TORKHAM, Afghanistan – The U.S. attacks on Afghanistan claimed their deadliest tally yet when a strike on Kabul killed 22 Pakistani militants Wednesday.
The heavy day-and-night pounding of the Afghan capital marked a return of large numbers of U.S. warplanes to Kabul after three days of attacks concentrated on Taliban front lines to the north.
One of the U.S. bombs struck a house in Kabul Tuesday while fighters from the banned Harakat ul-Mujahedeen were meeting there, according to Muzamal Shah, a senior official of the group. The 22 dead included several senior commanders, Shah said.
Some of the band had crossed into Afghanistan since the U.S. bombing began to help "devise a plan for fighting against America," Shah said.
Harakat ul-Mujahedeen, or "Movement of the Holy Warriors," is one of the largest militant organizations fighting Indian soldiers in the disputed Kashmir region. It was declared a terrorist organization by United States years ago, and was among 27 groups and individuals whose assets were frozen by the United States, Pakistan and other countries after the Sept. 11 terrorist attacks in the United States, in which Washington suspects bin Laden.
On Wednesday, a group of men brought the bodies of 11 of the dead Pakistani fighters to Afghanistan's border with Pakistan, hoping to bury them in their homeland. The Pakistani border guards refused to let them cross, according to the Taliban's local security chief, Noor Mohammed Hanifi.
"They said, 'You wanted to fight with the Taliban then you can bury your dead in Afghanistan,"' Hanifi said.
Turned back at the official crossing, the group slipped the bodies across the border elsewhere, witnesses said. Some of the dead had come from the western Pakistan border towns of Chaman and Dera Ismail Khan and the central port city of Karachi.
In other attacks-related developments:
--The Pentagon disclosed new details about Saturday's commando raids into Afghanistan, in which an airfield was seized and documents taken from a Taliban compound that included Taliban leader Mullah Mohammed Omar's home. There was one accident: An Army MH-47 helicopter struck an unknown barrier while it was taking off, shearing off its front landing gear, Pentagon spokeswoman Victoria Clarke said. But the chopper returned safely and no one aboard was injured. The wheels from the helicopter were displayed on television by the Taliban, which claimed to have shot down an American helicopter.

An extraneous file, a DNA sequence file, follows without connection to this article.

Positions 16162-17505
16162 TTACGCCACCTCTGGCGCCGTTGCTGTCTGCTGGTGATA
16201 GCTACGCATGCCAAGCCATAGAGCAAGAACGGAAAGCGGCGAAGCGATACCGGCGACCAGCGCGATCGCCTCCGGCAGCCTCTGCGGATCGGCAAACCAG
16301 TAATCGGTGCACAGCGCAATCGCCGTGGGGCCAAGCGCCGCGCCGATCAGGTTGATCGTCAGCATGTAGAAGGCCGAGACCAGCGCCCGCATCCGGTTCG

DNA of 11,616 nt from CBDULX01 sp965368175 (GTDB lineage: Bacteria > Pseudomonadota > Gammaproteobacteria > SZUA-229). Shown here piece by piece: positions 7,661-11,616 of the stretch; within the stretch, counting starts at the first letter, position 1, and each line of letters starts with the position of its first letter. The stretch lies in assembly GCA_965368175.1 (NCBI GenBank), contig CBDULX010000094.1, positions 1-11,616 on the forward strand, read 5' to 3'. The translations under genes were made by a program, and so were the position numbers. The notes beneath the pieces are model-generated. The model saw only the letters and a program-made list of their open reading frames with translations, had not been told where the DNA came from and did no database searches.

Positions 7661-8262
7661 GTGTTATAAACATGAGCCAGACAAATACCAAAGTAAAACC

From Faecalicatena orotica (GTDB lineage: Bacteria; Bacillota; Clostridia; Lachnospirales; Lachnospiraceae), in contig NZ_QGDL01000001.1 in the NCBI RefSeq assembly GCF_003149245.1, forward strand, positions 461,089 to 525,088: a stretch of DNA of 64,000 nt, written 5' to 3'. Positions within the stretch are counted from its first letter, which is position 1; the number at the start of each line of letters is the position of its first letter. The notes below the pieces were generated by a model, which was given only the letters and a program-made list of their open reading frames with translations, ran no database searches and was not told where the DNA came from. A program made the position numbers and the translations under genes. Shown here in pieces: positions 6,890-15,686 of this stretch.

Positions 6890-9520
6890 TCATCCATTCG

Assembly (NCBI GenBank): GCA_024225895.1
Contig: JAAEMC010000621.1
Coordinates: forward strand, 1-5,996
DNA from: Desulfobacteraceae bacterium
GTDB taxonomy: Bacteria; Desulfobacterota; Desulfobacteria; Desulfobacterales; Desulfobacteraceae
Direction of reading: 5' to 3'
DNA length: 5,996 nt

--The Pentagon vowed to flush out any Afghan fighters who hide in residential areas to escape aerial attacks. The promise came even as the Pentagon acknowledged its bombs accidentally struck civilian sites. Rear Adm. John Stufflebeem said that to "smoke out" enemy soldiers, the U.S. might send in commandos or other ground forces.
In Afghanistan, attacks persisted late Tuesday and early Wednesday, with U.S. jets striking targets around Kabul and military installations at the Taliban headquarters in Kandahar, Taliban spokesman Mullah Amir Khan Muttaqi said.
In northeast Afghanistan, thousands of of anti-Taliban troops and weapons were waiting in the strategic Panjshir Valley, ready for an attack on Kabul, northern alliance deputy brigade commander Haji Bari said at a front-line post at the Rabat district.
"We're waiting for the order," he told The Associated Press against a background of crackling artillery and machine-gun fire.
For the moment, however, alliance fighters are pulling back their positions to put their troops at a safe distance from U.S. bombs striking front-line Taliban positions, he said. On Monday, he said, three U.S. bombs landed behind alliance lines but caused no casualties.
American support for the northern alliance -- especially along the Kabul front -- threatens to strain relations between the United States and Pakistan, perhaps America's strongest supporter in the anti-terrorism campaign within the Muslim world.
Pakistan had close ties to the Taliban before the Sept. 11 attacks. Pakistan also fears the alliance -- a factious, northern-based coalition mostly of minority ethnic Tajiks and Uzbeks -- would never be accepted by the Pashtun majority.
Pakistan has called for a broad-based, multiethnic government to replace the Taliban. On Wednesday, about 1,000 Afghans, including tribal leaders, clerics and supporters of the former king Mohammad Zaher Shah, gathered in the Pakistani border city of Peshawar to discuss prospects for a new government.
Pakistani President Pervez Musharraf told a Lebanese television station Tuesday that Kabul should be declared a neutral zone, "because I see that maybe atrocities (could) start in Kabul" if the alliance recaptures the city.
The Associated Press contributed to this report.